Artist and international art educator Bruce Robert Sherratt and his first wife, Lesley Jervis, a British sculptor, lived in Jocotepec at the western end of Lake Chapala, from 1968 to 1970. Prior to their arrival in Mexico, they had lived and traveled for some time in the USA.
Bruce Robert Sherratt was born in Biddulph, Derbyshire on 31 May 1944. Both Sherratt and his wife studied at the Newcastle School of Art in Newcastle on Tyne, Staffordshire, before moving to London where they married in 1963, and where Sherratt gained his degree in drawing and painting from the Camberwell College of Arts. Many years later, as a mature student, he also completed a degree in Art Education from the University of Wales in Cardiff, U.K.
Sherratt has written of fulfilling a youthful ambition by traveling (with his wife) to Mexico, where he gradually established his own identity as a surrealist painter, “hypnotized by the Aztec, Mayan and Toltec mythology” and “drawn to the giants of Mexican revolutionary muralism such as Orozco, Rivera, Tamayo and Siquieros.”
After reaching Jocotepec, the young couple rented a huge house called “El Kiosko”, “with spectacular views of the entire lake”, set up their studio, and got to work. Sherratt describes them as “hermits”, obsessed by their work: “We were very serious, determined to develop our work and we were very ambitious.” They had relatively little connection to the Lakeside art scene of the time, though they did frequent Ramón’s bar on the plaza and got to know Jocotepec artists (Don) Shaw and John Frost.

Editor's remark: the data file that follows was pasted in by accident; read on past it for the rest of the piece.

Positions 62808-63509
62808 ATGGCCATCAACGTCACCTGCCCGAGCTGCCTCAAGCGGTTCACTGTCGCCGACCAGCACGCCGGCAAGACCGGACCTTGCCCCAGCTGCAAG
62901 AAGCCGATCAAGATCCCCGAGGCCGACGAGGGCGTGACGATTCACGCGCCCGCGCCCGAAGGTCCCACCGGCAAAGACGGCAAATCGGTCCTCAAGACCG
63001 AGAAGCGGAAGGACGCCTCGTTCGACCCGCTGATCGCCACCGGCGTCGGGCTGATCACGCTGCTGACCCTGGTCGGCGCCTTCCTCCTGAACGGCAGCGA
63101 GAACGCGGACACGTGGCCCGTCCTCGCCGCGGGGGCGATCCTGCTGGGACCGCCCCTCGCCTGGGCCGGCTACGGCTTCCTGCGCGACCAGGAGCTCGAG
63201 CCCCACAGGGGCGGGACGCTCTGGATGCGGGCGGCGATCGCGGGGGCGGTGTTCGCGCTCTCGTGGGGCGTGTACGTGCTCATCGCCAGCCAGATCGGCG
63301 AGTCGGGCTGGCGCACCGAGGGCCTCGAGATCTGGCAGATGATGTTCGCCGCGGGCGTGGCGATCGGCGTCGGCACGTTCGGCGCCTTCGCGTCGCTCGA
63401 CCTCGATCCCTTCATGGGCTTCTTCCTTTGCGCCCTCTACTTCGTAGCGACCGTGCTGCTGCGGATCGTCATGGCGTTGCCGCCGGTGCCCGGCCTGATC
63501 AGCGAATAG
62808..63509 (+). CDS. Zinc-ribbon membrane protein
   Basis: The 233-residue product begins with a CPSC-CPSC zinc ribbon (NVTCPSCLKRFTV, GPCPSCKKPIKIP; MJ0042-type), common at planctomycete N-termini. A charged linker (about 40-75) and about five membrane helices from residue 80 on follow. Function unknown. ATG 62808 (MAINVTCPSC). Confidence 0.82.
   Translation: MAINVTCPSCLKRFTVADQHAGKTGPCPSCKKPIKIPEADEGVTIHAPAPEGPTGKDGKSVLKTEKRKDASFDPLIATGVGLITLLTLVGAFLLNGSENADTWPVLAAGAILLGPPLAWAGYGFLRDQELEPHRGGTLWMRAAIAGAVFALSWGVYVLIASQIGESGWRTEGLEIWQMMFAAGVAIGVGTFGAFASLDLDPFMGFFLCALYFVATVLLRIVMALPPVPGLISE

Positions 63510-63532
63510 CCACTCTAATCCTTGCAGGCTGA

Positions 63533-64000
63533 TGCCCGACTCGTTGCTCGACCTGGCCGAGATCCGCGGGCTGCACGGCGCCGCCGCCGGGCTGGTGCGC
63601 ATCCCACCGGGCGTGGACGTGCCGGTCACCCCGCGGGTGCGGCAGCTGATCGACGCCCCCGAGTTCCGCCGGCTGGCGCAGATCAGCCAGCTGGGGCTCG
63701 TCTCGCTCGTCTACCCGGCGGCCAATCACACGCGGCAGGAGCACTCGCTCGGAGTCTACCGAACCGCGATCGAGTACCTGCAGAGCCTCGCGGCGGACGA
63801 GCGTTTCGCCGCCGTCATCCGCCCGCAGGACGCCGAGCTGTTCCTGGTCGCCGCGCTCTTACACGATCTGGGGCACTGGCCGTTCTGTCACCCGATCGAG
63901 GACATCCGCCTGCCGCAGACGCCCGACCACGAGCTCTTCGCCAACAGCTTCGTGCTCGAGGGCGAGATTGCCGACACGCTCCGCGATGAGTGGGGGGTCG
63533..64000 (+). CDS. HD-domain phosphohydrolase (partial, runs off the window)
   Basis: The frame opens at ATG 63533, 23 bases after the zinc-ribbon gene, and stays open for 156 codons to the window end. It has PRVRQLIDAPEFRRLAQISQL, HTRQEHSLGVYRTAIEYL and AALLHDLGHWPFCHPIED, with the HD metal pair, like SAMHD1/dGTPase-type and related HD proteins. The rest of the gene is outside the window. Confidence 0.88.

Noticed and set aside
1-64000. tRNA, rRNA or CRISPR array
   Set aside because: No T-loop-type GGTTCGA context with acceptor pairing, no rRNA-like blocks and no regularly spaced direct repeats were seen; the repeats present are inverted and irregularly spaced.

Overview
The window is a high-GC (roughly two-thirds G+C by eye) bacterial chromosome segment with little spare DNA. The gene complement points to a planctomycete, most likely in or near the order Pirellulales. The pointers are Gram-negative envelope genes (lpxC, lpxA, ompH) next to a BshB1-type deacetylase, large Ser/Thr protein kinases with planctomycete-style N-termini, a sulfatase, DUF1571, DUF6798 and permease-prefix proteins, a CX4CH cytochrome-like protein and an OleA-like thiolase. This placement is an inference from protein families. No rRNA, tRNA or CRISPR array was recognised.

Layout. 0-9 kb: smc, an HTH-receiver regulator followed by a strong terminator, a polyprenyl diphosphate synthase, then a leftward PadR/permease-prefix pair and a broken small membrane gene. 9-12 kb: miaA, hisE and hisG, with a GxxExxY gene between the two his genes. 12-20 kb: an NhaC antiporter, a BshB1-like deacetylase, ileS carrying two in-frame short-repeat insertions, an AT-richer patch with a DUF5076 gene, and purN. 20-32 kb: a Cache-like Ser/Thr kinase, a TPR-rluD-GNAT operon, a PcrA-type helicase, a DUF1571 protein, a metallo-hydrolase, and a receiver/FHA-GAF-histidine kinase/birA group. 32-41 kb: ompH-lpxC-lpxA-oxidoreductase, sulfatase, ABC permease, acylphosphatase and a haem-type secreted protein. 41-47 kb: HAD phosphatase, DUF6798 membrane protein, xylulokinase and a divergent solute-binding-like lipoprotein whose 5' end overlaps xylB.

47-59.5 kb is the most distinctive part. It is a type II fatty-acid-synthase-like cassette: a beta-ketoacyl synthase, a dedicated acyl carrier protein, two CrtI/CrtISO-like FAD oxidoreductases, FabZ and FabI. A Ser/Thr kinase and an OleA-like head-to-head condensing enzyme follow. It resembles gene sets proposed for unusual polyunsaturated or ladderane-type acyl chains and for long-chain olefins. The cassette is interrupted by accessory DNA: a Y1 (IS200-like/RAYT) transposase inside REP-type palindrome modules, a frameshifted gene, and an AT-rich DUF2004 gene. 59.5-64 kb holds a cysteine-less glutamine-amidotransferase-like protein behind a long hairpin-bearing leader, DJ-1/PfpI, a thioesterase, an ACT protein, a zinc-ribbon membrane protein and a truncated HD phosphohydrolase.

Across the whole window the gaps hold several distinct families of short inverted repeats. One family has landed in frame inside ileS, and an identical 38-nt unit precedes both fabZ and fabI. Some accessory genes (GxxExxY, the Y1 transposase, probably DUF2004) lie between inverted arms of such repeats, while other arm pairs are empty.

During his time in Mexico, Sherratt held several exhibitions of his work , including a solo show at the Galería Municipal in Guadalajara in 1969.
Sherratt showed works at the Easter art show at Posada Ajijic in March 1970, alongside John K. Peterson, Peter Huf, Eunice Hunt, (Don) Shaw, John Frost and Lesley Sherratt.
In June 1970, Bruce Sherratt’s work was in a group exhibit in Guadalajara at the Casa de la Cultura Jalisciense. Other artists participating in this show, included Eunice Hunt, Peter Paul Huf, John Frost, Mario Aluta, Daphne Aluta, Chester Vincent, Lesley Jervis Maddock (aka Lesley Sherratt), Gustave Aranguren, Hector Navarro, and Willi Hartung. According to the Guadalajara Reporter, the three works by Sherratt, titled “Victims,” showed “imaginative fluidity,”
The following month (July 1970) the Anglo Mexican Institute in Mexico City held a joint show of Sherratt’s paintings and sculptures by ‘Madock’ (the art name used by Lesley, his wife). This show in Mexico City was apparently at the encouragement of the surrealist painter Leonora Carrington.
After his time in Jocotepec, Sherratt traveled to California, where he painted for a year in San Francisco. His work was exhibited in a group show at the San Francisco Museum of Modern Art (1970) and in an exhibit entitled “Surrealist Painters in San Francisco”, in the Vorpal Gallery, San Francisco (also 1970).